Of course, it is widely reported that the NFL head of football operations, Ray Anderson, sent a letter out saying, "Video taping of any type, including but not limited to taping of an opponent's offensive or defensive signals, is prohibited on the sidelines, in the coaches' booth, in the locker room, or at any other locations accessible to club staff members during the game." Notice that this isn't what the OFFICIAL manual says.

Here's my problem: What is so bloody awful about stealing signs? If teams simply shouted the information out to their players, would there be a requirement not to listen? Signaling is essentially an unregulated part of the game, so decrypting those signs is not against any rule. It is, in fact, part of the game.

I've heard this argument in baseball for years, where some managers get all bent out of shape because someone on the other team has figured out the third-base-coaching signals. Now it's gravitated to football. It doesn't make sense. The entire reason for signals to fool the other team. The nature of baseball requires that signs be used because it would take too long for coaches to keep running down to the batter and to the runners to say, "The hit-and-run is on."

In football, signs are completely unnecessary. You want to send in a play? Send in a player. Football players used to be smart enough to call their own plays on offense and defense. For some reason, coaches now feel they have to control every single element of play. Okay, then that's the price you're going to pay.

What's funny is that I suspect the rule originally had another purpose altogether. It could have been to prevent a team putting hidden cameras in the coaches' booth or the opposing locker room to pick up strategy information. Technology would make that an easy task; in fact, I'd suspect it's been done and is being done by any number of teams. But the most likely reason for the rule was to protect NFL property. It's not the teams they worry about; it's to prevent anyone from taking images of the game that could be used without NFL permission.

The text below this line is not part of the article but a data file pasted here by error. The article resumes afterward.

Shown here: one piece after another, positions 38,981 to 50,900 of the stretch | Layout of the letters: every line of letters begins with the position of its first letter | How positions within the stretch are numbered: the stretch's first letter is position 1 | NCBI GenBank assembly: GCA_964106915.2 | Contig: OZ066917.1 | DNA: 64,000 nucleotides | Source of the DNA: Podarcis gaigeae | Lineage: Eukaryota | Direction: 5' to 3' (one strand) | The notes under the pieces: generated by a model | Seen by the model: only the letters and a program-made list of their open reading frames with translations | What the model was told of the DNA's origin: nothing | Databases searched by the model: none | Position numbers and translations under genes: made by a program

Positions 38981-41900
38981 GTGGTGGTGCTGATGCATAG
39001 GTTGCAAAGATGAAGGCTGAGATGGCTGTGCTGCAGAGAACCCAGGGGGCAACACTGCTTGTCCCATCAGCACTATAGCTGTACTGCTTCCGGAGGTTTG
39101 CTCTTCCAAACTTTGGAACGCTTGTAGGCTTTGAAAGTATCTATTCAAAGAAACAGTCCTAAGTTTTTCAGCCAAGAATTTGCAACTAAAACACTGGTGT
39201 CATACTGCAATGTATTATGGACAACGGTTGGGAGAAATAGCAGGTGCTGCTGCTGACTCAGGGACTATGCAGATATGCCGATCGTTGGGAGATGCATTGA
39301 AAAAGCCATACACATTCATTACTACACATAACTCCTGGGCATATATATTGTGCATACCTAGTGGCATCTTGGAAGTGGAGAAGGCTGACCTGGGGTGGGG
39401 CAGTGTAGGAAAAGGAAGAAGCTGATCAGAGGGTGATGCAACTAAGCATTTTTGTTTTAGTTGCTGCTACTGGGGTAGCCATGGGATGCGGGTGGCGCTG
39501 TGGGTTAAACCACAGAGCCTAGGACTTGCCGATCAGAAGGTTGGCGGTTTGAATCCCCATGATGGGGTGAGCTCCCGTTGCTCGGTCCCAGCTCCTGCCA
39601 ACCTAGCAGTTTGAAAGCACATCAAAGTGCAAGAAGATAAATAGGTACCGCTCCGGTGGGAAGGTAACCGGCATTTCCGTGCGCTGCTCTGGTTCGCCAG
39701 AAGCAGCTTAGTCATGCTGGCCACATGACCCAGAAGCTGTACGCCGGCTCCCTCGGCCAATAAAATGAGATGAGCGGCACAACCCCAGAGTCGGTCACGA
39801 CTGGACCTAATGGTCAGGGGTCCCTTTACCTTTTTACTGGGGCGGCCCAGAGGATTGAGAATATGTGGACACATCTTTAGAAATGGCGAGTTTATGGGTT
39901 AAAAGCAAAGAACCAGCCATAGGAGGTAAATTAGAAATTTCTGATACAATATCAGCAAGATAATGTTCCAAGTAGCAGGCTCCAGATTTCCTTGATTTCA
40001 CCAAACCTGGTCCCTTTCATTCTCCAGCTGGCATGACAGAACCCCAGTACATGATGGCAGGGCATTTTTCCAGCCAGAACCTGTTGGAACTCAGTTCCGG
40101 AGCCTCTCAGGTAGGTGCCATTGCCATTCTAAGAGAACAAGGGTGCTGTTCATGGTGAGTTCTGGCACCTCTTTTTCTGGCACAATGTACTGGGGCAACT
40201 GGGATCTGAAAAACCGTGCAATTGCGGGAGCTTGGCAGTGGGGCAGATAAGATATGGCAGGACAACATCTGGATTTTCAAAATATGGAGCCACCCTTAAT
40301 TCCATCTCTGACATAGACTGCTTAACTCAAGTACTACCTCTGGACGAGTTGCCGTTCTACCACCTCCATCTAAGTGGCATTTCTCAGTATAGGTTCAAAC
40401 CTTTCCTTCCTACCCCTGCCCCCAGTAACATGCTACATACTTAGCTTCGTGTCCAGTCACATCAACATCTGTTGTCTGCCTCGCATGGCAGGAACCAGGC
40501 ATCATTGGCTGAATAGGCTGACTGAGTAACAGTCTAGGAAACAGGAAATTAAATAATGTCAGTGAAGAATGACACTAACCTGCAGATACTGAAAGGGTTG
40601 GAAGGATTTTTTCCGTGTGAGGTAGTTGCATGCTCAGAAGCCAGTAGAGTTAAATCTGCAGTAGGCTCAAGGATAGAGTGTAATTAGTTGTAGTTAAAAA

In fact, it used to be common for local news outfits to put a cameraman down on the sidelines to take shots to use for their evening broadcasts, especially if they weren't an affiliate of the network carrying the home team broadcast. I'm sure the NFL didn't like that.

Why the NFL decided that signal-stealing was evil isn't clear to me. Also unclear is why, if signal-stealing is so evil, there isn't a prohibition against it to begin with. Well, actually that isn't so unclear. If a team is thought to be stealing signals, the opposing team has a simple alternative: change the signs. That could make for some exceedingly embarrassing play-calling.

In fact, the whole idea of stealing defensive signals is ridiculous to begin with. Let's say I know your team's signals. You've got multiple people delivering those signs, so I've got to figure out who is live. Assuming I do that, and assuming you never change your signs, I now have to adjust my play call and relay to my quarterback before his radio gets shut off (I think that happens with 15 seconds left on the play clock). It seems to me that a sign-stealer would be easy to mess up.